Liz (CCFA copywriter): Hey, Rodger, I need some help recruiting people for this new medication, Viza . . .ma . . .bob--
Rodger (CCFA CEO): That's Visilizumab. Please be respectful, they are donating a lot of money to the organization.
[Liz ignores Rodger's comment]
Liz: I'm writing a web page to help recruit test subjects for this drug, but the drug is pretty nasty. They give you an intravenous injection which makes you feel like you have the flu. Right after the injection, they give everyone 1000mg Tylenol. Many people are also given Benadryl and Ondansetron--which is used to prevent nausea after chemotherapy.
Rodger: That sounds unusual . . . the Tylenol.
Liz: It's right here, in the consent form that test subjects have to sign.
Rodger: Ok, let's put a postive spin on it. Do you have someone to profile for this piece?
Liz: I interviewed a couple of people, listen to this one:
Rodger: That one's terrible, we don't want to create a bad impression for our sponsor. Have you talked to anyone else?
Liz: Another woman was much better, I have my interview notes right here. No joint locks or anything. But even with the Tylenol she had chills and started puking.
Rodger: We don't want to make it so bad, but let's be honest. How about this:
[Liz types into her computer]
Liz: Got it. Doesn't sound so bad.
Rodger: Is that all?
Liz: Well, no. I mean this medication is similar to Humira or Remicade--it suppresses the entire immune system and may lead to serious, if not life-threatening, infections.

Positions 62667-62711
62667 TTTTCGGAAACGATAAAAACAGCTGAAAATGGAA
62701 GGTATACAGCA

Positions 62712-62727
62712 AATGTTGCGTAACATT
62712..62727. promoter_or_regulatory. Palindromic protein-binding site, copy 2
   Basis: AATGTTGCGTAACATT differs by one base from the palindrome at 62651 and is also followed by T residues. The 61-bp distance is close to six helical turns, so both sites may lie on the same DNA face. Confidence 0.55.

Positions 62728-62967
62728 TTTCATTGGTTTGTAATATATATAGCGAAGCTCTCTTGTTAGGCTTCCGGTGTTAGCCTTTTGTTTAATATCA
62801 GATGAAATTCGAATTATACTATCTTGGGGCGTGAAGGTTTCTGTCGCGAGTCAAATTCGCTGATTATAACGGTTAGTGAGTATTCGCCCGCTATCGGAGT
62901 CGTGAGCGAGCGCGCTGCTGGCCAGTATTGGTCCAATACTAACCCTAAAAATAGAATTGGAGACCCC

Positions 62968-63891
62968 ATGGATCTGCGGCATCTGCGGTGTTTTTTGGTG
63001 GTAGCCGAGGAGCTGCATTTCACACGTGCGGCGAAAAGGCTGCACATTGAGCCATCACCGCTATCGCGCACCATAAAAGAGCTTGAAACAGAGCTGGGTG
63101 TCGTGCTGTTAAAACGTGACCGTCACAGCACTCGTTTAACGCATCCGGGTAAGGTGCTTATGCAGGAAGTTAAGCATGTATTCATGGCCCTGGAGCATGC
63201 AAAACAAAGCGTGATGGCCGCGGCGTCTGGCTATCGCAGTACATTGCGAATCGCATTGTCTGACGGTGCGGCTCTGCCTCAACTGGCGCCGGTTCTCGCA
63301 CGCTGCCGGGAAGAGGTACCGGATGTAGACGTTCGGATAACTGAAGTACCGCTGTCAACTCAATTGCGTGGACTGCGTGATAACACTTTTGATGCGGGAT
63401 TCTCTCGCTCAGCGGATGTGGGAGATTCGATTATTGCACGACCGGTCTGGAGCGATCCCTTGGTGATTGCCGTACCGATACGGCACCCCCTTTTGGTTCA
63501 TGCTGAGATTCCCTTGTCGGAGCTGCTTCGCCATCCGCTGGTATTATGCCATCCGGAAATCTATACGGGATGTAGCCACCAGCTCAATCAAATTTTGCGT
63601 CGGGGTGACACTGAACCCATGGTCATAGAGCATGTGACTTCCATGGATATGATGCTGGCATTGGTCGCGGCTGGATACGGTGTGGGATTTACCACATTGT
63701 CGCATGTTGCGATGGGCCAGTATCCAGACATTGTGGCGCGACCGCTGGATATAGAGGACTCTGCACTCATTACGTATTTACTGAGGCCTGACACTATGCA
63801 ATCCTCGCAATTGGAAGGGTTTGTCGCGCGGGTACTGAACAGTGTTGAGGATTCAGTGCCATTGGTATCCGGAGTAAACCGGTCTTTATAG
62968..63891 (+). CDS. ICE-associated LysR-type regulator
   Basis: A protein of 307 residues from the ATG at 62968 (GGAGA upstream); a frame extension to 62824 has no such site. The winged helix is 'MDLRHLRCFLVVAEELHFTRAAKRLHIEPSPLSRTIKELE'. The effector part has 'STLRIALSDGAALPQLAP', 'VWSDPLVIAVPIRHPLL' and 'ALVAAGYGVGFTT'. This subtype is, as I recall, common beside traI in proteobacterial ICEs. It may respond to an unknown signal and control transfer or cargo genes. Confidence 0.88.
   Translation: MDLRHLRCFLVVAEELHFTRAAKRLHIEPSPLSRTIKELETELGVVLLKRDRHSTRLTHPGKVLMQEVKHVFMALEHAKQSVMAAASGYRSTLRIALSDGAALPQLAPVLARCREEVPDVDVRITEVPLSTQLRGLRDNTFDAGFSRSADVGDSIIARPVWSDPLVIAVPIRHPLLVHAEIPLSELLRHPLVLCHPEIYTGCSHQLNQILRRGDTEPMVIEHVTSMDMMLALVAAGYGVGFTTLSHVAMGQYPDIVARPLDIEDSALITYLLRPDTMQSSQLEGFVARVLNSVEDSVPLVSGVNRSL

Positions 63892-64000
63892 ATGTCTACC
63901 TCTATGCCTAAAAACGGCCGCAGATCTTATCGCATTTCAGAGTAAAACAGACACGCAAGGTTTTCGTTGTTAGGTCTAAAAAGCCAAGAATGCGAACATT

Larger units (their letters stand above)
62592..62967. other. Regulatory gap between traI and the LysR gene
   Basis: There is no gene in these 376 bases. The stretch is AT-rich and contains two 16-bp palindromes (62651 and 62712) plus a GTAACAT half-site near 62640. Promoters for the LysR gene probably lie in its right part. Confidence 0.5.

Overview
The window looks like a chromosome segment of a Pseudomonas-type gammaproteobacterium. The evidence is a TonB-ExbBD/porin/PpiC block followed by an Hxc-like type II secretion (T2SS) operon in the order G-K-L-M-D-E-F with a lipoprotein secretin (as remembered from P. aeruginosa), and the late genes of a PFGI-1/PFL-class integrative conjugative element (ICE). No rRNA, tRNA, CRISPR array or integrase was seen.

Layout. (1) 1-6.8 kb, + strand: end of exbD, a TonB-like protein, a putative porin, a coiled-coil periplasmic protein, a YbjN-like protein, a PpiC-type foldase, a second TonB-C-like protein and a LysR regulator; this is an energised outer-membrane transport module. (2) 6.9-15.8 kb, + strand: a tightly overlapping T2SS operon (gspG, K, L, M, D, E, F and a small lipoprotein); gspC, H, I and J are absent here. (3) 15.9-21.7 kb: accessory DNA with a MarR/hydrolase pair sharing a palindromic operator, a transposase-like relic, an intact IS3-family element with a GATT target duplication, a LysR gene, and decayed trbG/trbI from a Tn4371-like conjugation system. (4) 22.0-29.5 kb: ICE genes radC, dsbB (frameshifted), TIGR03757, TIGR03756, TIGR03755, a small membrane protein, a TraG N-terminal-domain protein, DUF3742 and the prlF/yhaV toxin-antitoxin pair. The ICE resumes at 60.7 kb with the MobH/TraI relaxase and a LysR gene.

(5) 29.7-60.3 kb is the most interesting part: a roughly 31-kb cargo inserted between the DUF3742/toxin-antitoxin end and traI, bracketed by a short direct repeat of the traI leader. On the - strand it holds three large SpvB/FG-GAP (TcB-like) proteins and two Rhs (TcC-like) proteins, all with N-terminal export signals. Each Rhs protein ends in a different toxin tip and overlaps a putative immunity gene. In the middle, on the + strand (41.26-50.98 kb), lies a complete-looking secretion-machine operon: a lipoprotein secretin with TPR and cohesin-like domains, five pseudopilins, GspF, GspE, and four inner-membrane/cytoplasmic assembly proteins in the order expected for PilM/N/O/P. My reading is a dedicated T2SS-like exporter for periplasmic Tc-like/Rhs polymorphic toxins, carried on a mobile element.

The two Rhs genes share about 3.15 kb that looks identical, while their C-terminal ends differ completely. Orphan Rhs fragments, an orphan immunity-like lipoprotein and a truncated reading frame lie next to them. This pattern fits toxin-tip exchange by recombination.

Rodger: These people are already running to the crapper 10 times a day anyway. How much worse can it get?
Liz: Yeah, but this is major. It's not only the infections. This drug has been used for organ transplants and after treatment those people have shown a high incidence of malignant tumors. Test subjects have to acknowledge that in the consent form:
Rodger: Tumor. Shumer. You don't need to include that. We're not re-writing the consent form here. We're writing recruitment literature. Tell me what you need.
Liz: Ok, the consent form says:
Why would anyone try the drug if there's no likely benefit and all these side effects?
Rodger: Hmm. Like I said before, these people feel so miserable that even if they're less sick it's sometimes an improvement. Let me see your notes . . . ok . . . how's this:
Liz: That seems a bit misleading.
Rodger: Did you get it?
Liz: Got it. You're good. Got any more.
Rodger: I don't have to do anything. From your notes, it says:
Liz: Rodger, you make it sound like a miracle drug. But the statistics aren't so good:
That's why they give the Tylenol, Benadryl, and Ondansetron.
Rodger: Hey, do you want to grab lunch?
Liz: Sure, I'm starved. Oh, Rodger, we got another e-mail from those diet people.
Rodger: Are they giving us any money?
Rodger: Are they going to give us six digit salaries so we afford to live in NYC?
[Rodger made a bit less than $300,000 in 2003, later figures are not available. source: www.guidestar.org]
Rodger: So did you delete the e-mail?